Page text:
How Many Years of College Does IT Take to Become a Lawyer?
Would you like a high-energy, fast-paced career? You could have that and more as a lawyer, an individual who works as an intermediary between members of the public and the legal system. To become a practicing lawyer, you will need to complete about seven years of college education, which include an undergraduate degree program and law school. You are also required to pass a state-administered bar exam in order to practice. Schools offering Juris Doctor degrees can also be found in these popular choices.
According to the U.S. Bureau of Labor Statistics (BLS), lawyers, or attorneys, are an important part of modern-day society because they serve as advisers and advocates for the public (www.bls.gov). They fill the roles of counselors, mediators, defenders or prosecutors. As a lawyer, you'd be responsible for offering guidance to individuals on their legal rights and advising them on how to defend themselves against civil and criminal charges. Additionally, you'd represent individuals and corporations in business and personal legal affairs, often in court.
Entrance to law school is highly competitive. You will first need to complete a bachelor's degree program, which typically takes four years. If you're planning to attend law school, you might consider a major in English, history, politics or business, though there is no particular required major. After earning your bachelor's degree, you must complete law school, which can take 2-4 years, and earn your Juris Doctor (J.D.) degree. During your first year in law school, you study broad subjects, such as constitutional law and legal writing, before you choose a concentration for your later years of study.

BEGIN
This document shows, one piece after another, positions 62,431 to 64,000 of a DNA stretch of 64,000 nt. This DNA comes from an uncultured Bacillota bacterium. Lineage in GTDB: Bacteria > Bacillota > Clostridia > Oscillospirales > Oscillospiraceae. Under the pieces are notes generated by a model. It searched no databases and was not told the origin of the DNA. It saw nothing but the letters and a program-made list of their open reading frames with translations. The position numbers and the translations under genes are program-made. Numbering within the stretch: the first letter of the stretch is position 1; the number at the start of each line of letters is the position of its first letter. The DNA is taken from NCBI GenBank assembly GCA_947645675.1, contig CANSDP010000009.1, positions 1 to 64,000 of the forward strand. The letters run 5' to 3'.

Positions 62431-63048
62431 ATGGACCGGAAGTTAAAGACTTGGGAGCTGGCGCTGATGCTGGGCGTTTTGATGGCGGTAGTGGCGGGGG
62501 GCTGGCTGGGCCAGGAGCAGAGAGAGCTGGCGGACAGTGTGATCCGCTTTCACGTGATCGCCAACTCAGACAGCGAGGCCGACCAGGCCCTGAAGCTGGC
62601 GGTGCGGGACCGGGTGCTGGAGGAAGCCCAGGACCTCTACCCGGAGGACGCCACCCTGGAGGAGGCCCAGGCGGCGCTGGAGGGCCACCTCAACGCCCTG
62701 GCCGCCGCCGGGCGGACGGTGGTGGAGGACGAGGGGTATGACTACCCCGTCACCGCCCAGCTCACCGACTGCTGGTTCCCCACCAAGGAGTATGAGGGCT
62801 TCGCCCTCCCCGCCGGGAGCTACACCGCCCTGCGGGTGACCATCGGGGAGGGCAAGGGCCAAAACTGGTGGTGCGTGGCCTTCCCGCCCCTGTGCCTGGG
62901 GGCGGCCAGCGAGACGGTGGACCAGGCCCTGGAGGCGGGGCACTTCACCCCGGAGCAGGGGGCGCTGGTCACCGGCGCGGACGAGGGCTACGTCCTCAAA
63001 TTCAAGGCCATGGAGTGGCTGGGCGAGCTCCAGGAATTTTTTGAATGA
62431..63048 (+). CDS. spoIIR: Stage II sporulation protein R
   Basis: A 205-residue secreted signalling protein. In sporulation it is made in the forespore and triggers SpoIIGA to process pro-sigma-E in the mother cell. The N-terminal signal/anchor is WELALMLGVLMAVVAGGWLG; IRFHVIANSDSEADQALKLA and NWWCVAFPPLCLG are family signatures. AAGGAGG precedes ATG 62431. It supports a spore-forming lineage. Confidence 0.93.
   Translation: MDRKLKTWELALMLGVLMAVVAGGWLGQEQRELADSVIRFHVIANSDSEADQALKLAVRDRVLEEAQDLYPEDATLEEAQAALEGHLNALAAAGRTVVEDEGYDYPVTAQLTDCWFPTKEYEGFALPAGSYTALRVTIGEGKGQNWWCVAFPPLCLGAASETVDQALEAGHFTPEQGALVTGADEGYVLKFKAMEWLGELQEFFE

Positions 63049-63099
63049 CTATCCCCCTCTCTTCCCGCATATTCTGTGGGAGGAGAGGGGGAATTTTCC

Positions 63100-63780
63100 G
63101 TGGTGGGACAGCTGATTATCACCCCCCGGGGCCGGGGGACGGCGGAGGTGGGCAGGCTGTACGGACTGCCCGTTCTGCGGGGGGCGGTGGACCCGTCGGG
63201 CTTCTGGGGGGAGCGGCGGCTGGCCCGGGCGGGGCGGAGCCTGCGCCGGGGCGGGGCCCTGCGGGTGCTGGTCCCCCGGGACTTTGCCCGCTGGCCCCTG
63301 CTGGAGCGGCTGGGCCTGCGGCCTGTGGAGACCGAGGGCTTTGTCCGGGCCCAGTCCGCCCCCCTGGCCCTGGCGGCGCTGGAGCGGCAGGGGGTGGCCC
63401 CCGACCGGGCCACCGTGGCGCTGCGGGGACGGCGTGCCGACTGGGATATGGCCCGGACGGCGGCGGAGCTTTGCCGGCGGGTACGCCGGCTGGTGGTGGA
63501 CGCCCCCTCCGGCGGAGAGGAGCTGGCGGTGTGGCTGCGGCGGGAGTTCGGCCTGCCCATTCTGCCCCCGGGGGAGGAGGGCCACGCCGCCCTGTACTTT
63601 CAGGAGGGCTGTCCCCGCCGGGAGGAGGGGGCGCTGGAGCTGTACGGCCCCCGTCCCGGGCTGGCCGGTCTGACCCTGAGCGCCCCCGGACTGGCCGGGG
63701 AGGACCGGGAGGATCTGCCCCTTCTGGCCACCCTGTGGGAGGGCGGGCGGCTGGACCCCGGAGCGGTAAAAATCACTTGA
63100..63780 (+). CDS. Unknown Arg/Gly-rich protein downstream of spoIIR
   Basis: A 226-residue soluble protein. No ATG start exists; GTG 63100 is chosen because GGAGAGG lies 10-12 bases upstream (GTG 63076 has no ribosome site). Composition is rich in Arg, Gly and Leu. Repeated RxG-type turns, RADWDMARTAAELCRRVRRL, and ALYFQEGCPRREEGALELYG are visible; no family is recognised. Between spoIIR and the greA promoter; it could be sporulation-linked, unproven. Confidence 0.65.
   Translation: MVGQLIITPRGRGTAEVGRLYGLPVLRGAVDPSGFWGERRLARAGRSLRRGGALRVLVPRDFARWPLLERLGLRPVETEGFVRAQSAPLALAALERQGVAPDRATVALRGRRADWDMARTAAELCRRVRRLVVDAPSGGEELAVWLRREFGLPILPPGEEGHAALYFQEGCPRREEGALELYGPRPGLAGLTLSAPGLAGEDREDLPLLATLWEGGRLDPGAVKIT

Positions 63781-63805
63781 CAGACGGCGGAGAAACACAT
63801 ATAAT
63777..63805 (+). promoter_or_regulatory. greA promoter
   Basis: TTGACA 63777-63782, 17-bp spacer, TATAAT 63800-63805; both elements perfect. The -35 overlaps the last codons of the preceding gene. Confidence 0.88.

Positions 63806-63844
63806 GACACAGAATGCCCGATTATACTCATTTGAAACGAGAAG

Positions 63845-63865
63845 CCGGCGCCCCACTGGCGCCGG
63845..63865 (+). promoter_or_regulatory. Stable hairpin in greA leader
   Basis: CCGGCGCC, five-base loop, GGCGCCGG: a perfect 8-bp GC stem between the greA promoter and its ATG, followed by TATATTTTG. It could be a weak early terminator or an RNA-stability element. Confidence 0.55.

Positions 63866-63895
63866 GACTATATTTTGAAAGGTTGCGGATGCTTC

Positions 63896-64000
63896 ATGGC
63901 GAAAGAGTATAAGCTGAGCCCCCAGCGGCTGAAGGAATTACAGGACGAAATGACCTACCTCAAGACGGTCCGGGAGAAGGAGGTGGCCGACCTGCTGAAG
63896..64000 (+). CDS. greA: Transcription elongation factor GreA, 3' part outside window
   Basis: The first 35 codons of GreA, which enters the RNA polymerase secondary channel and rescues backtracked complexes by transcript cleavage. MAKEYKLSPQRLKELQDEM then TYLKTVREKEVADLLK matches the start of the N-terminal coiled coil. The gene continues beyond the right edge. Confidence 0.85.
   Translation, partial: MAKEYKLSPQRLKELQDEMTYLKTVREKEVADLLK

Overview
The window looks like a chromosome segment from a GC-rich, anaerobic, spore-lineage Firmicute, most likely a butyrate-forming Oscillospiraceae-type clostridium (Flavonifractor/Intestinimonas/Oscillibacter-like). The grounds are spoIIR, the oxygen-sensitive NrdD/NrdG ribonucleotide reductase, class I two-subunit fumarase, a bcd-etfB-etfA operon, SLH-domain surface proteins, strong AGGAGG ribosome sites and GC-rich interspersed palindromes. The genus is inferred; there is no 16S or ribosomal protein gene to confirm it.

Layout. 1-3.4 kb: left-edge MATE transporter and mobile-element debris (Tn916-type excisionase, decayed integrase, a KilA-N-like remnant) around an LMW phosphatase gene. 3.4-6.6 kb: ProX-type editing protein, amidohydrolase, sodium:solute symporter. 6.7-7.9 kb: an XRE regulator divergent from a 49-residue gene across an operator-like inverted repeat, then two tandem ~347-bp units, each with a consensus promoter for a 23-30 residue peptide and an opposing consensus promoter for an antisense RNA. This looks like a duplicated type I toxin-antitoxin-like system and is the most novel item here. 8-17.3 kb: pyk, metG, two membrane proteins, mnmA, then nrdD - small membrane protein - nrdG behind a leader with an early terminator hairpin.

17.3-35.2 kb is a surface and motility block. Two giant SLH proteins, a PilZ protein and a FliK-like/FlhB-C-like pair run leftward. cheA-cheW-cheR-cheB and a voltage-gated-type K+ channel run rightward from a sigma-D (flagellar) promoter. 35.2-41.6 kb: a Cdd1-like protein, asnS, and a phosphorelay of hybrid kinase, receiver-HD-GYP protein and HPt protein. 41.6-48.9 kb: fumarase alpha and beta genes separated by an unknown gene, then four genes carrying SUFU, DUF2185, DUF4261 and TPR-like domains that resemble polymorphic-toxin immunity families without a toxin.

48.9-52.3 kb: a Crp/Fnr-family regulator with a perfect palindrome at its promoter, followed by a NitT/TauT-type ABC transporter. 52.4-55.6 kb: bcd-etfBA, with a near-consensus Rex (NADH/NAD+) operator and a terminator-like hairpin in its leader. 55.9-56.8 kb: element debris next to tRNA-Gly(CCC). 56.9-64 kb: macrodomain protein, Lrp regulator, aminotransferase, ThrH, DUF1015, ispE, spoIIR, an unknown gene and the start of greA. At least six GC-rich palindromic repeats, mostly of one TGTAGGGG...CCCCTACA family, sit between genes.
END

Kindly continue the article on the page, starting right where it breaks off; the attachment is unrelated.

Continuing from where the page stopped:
Areas of Study
While in law school, you have the option to concentrate in an area of interest. Private practice lawyers generally specialize in criminal or civil law. You may specialize in other areas, such as:
- Civil law
- Criminal law
- International law
- Environmental law
- Probate law
- Tax law
- Bankruptcy law
After completing a J.D. degree program, you will need to pass the bar examination approved by your state, usually the Multistate Bar Examination. When you pass the bar exam, you are demonstrating that you have achieved the level of mastery mandated by your state of residence. Ethics testing is also required for licensing by many states.
Employment and Earning Potential
As a lawyer, you could have excellent earnings and employment opportunities. According to the BLS, employment of lawyers had been expected to grow 13% from 2008-2018. Salary.com reported that the expected median salary for a lawyer with 0-3 years of experience was $88,471 in July 2011. Lawyers with 2-5 years of experience had an expected median salary of $113,818, with that number rising to $143,638 for those with 5-8 years of legal experience.
To continue researching, browse degree options below for course curriculum, prerequisites and financial aid information. Or, learn more about the subject by reading the related articles below: